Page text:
Cognitive deficits are a common feature of psychiatric disorders. The authors investigated the nature of disruptions in neural circuitry underlying cognitive control capacities across psychiatric disorders through a transdiagnostic neuroimaging meta-analysis.A PubMed search was conducted for whole-brain functional neuroimaging articles published through June 2015 that compared activation in patients with axis I disorders and matched healthy control participants during cognitive control tasks. Tasks that probed performance or conflict monitoring, response inhibition or selection, set shifting, verbal fluency, and recognition or working memory were included. Activation likelihood estimation meta-analyses were conducted on peak voxel coordinates.The 283 experiments submitted to meta-analysis included 5,728 control participants and 5,493 patients with various disorders (schizophrenia, bipolar or unipolar depression, anxiety disorders, and substance use disorders). Transdiagnostically abnormal activation was evident in the left prefrontal cortex as well as the anterior insula, the right ventrolateral prefrontal cortex, the right intraparietal sulcus, and the midcingulate/presupplementary motor area. Disruption was also observed in a more anterior cluster in the dorsal cingulate cortex, which overlapped with a network of structural perturbation that the authors previously reported in a transdiagnostic meta-analysis of gray matter volume.These findings demonstrate a common pattern of disruption across major psychiatric disorders that parallels the "multiple-demand network" observed in intact cognition. This network interfaces with the anterior-cingulo-insular or "salience network" demonstrated to be transdiagnostically vulnerable to gray matter reduction. Thus, networks intrinsic to adaptive, flexible cognition are vulnerable to broad-spectrum psychopathology. Dysfunction in these networks may reflect an intermediate transdiagnostic phenotype, which could be leveraged to advance therapeutics.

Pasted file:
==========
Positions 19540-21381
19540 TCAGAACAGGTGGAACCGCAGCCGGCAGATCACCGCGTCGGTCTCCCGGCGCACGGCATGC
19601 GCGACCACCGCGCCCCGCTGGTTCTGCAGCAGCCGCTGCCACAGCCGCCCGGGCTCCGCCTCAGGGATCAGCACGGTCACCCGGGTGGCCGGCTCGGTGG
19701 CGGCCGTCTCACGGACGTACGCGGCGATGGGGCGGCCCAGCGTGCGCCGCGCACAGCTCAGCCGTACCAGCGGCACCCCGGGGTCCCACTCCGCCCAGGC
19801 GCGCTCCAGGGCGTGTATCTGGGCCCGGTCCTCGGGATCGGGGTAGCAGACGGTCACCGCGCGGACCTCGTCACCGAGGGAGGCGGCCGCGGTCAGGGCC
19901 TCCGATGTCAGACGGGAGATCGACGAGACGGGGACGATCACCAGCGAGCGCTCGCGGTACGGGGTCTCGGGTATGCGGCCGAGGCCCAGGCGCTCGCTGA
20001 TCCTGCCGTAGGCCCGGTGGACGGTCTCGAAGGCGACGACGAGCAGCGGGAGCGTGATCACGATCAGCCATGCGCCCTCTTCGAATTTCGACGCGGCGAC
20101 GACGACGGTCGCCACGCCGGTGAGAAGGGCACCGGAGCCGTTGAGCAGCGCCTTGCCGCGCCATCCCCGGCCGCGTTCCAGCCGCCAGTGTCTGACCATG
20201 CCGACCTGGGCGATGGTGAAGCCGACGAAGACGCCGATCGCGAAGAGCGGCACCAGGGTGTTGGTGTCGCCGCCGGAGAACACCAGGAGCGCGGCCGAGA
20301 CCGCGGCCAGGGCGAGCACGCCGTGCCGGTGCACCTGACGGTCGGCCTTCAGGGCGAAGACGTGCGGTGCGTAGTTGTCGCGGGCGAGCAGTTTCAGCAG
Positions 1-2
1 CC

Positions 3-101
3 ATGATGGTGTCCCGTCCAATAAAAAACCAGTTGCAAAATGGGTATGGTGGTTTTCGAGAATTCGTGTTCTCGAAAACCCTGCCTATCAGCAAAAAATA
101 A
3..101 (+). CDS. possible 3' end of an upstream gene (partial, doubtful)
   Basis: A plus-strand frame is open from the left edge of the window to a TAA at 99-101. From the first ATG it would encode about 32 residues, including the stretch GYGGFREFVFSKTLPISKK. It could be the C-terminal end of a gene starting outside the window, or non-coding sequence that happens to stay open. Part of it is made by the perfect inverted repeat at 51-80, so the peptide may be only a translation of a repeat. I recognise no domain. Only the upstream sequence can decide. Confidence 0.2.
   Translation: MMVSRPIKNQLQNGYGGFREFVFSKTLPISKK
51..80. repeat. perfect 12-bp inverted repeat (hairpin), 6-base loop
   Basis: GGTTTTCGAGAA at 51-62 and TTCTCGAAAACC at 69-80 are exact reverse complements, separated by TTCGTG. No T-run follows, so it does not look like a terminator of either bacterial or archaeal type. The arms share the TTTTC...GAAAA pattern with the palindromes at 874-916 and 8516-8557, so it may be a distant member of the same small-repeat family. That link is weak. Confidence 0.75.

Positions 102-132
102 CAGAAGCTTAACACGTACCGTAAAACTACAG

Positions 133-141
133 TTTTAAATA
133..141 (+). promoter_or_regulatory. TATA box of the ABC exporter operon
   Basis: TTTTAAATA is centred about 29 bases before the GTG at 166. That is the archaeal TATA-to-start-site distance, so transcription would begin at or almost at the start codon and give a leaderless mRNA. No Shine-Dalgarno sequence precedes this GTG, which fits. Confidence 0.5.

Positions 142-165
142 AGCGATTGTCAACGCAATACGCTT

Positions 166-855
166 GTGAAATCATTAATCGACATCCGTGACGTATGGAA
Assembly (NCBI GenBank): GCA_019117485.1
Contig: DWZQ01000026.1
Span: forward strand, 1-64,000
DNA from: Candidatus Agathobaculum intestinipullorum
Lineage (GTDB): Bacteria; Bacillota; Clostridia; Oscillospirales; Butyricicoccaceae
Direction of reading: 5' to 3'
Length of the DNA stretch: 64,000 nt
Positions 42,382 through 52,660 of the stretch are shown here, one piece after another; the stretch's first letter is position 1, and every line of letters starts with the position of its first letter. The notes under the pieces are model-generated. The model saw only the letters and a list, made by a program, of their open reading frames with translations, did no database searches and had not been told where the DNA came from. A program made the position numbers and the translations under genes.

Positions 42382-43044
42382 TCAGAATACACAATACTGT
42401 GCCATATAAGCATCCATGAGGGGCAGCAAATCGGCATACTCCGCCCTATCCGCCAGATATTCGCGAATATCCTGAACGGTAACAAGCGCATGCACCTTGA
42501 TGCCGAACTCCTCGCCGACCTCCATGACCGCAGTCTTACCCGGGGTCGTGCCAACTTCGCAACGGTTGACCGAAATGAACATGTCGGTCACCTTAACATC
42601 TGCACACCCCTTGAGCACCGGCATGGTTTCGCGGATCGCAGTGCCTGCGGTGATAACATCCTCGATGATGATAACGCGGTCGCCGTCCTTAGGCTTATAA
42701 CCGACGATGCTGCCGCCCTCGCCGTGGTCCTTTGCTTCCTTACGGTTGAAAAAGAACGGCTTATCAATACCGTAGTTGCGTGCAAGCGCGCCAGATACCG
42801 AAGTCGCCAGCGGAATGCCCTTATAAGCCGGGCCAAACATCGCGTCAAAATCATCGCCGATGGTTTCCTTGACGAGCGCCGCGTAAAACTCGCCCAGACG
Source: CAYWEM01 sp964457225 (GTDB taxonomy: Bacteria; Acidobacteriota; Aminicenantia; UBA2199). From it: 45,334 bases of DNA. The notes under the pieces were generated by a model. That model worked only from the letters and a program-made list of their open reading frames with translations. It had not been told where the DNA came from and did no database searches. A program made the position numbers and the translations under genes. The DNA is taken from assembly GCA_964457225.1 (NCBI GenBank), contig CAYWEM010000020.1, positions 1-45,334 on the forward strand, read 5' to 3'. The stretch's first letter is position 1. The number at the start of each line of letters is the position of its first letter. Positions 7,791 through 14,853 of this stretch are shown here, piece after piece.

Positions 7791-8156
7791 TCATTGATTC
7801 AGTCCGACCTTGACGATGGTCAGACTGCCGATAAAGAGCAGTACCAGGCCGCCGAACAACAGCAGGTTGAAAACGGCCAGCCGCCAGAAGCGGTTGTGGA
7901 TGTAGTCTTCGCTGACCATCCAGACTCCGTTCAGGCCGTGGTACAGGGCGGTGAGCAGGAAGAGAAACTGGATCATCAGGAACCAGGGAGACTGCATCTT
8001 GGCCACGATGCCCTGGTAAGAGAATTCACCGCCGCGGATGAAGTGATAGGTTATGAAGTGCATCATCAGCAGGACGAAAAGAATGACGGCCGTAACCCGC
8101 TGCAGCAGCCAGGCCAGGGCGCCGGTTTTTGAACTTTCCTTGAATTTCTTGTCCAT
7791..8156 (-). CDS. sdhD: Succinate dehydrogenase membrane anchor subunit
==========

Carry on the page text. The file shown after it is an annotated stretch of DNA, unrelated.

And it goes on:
View details for DOI 10.1176/appi.ajp.2017.16040400
View details for PubMedID 28320224